House votes to change health care law's definition of full-time work from 30 to 40 hours
J. Scott Applewhite, Associated Press
WASHINGTON — House Republicans renewed their election-year assault on President Barack Obama's health care law Thursday, their opposition undimmed just days after Obama celebrated news that more than 7 million Americans had signed up for coverage under the law.
The GOP-led chamber voted 248-179 to change the law's definition of full-time work from 30 hours a week to 40 hours a week. The result would be that fewer workers would get employer-sponsored health coverage and hundreds of thousands more people would be uninsured, according to the Congressional Budget Office.
Republicans, backed by the Chamber of Commerce and other business groups, said the change would restore the traditional definition of full-time work while providing needed relief to businesses that are struggling with increased costs from the health care law. Businesses say they are being forced to cut worker hours, limit full-time jobs and drop health coverage because of the law, which requires businesses with 50 or more full-time workers to provide health coverage or pay penalties.
It was the House GOP's 52nd vote to change, repeal or otherwise uproot Obama's health law, and the measure faced certain death in the Democratic-controlled Senate. Eighteen Democrats joined with all Republicans in approving the bill, named the Save American Workers Act of 2013.
In rancorous debate on the House floor, Democrats accused Republicans of being obsessed with attacking the health law, while Republicans ridiculed Democrats for trying to change what they called a commonly understood definition of full-time work.
"We all know 30 hours isn't full time but that's what Obamacare says," said Rep. Tim Griffin, R-Ark. "Even in France a full-time job is 35 hours a week."
Democrats said the law's 30-hour definition for a full-time workweek was meant to make it harder for employers to avoid covering full-time workers by slightly reducing their hours. Changing the definition to 40 hours would make the requirement virtually meaningless because employers could simply skirt it by knocking full-time workers down to 39-and-a-half hours a week, they said.
"That's a great deal for the CEO of McDonalds," said Rep. George Miller, D-Calif. "But it's a terrible deal for American workers."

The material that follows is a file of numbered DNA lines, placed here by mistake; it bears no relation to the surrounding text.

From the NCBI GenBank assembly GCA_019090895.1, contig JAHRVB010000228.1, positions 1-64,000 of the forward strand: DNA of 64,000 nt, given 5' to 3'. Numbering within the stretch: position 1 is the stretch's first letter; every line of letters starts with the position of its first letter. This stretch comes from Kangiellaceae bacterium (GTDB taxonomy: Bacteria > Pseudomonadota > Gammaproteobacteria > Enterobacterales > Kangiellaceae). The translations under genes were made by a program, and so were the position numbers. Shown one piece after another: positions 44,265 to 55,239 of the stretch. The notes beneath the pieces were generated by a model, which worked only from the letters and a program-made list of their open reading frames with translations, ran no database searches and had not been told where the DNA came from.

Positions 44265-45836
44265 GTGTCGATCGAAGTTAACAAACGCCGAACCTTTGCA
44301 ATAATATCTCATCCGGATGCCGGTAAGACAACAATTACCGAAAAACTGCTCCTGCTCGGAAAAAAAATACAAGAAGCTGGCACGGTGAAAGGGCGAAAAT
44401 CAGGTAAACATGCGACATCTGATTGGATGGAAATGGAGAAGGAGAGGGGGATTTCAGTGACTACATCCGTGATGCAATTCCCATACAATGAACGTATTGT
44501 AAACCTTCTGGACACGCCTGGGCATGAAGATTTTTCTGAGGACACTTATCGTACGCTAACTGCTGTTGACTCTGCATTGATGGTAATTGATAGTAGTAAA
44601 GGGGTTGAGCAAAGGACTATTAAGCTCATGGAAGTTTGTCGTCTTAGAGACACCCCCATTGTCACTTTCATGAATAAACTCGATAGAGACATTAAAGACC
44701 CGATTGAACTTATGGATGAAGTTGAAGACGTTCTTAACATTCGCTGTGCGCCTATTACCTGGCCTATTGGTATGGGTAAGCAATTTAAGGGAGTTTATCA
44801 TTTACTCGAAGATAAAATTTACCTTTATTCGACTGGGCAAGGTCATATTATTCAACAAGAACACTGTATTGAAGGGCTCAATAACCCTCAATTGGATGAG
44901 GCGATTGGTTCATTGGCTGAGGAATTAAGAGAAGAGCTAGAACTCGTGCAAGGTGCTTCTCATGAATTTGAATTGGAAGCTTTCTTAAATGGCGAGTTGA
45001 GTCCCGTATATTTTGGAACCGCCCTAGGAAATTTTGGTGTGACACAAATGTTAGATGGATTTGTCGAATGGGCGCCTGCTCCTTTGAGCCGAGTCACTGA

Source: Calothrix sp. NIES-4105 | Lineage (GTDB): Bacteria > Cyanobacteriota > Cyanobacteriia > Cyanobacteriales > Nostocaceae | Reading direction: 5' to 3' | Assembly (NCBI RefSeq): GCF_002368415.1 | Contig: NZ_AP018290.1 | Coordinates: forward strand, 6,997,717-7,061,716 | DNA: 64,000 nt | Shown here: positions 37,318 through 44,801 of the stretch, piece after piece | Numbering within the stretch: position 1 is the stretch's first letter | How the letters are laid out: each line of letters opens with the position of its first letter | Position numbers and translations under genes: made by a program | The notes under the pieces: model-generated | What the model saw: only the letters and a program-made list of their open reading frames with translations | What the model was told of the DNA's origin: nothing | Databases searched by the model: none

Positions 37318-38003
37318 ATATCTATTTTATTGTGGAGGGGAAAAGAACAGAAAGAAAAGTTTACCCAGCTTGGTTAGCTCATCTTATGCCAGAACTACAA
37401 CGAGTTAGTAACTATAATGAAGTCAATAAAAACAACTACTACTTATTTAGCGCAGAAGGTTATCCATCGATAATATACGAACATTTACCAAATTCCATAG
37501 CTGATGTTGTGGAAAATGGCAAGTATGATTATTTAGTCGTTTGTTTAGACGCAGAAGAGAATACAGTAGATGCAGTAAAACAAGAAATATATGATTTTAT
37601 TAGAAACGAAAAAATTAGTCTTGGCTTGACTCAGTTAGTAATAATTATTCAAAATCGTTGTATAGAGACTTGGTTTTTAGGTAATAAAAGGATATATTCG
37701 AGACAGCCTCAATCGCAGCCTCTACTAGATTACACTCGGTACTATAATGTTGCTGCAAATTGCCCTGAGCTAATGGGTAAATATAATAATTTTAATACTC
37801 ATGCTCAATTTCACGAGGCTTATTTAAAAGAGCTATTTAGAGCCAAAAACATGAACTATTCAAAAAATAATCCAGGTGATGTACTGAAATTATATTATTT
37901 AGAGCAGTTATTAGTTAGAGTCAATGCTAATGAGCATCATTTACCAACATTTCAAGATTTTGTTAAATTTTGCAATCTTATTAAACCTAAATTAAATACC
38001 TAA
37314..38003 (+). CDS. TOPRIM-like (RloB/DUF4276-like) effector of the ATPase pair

The debate came as Republicans press their attacks on the Affordable Care Act as a potent political issue. All sides are looking ahead to November midterm balloting when control of both chambers of Congress is at stake, and Republicans are aiming to retake the Senate. Polls have shown the health law is unpopular, and the GOP's zeal for the issue appeared undiminished by Tuesday's announcement that 7.1 million people have signed up for coverage. That was significantly better than forecast and gave Obama something to boast about after a disastrous rollout.
Still, as they have in the past, some vulnerable Democrats split with their party to vote with the GOP on Thursday, including House members from Arizona, Georgia, Illinois and Utah.
The so-called employer mandate portion of the 4-year-old law has proven a particular headache for supporters, provoking such outcries from business groups that the administration already has delayed it twice. The requirement originally was supposed to take effect in 2014, but the latest delay gave companies with 50 to 99 employees until 2016 to comply, while bigger companies have until next year.
The law requires companies with 50 or more employees working 30 or more hours a week to offer them suitable coverage or pay fines. Small businesses with fewer than 50 workers are exempt. And more than 90 percent of the larger firms already offer health care.
But the mandate still represents a major new government requirement on businesses, and complaints have poured forth from businesses large and small, giving plenty of ammunition to Republicans
The GOP got more grist in February from a Congressional Budget Office report saying that several million American workers would cut back their hours on the job or leave the workforce because of the health overhaul, in large part to keep their income low to stay eligible for federal health care subsidies or Medicaid.
Republicans said the bill advanced Thursday would repair that problem, but Democrats pointed out that it would mean 1 million fewer people with employer-based coverage, add to the rolls of the uninsured and increase budget deficits, according to Congress' nonpartisan budget scorekeepers.
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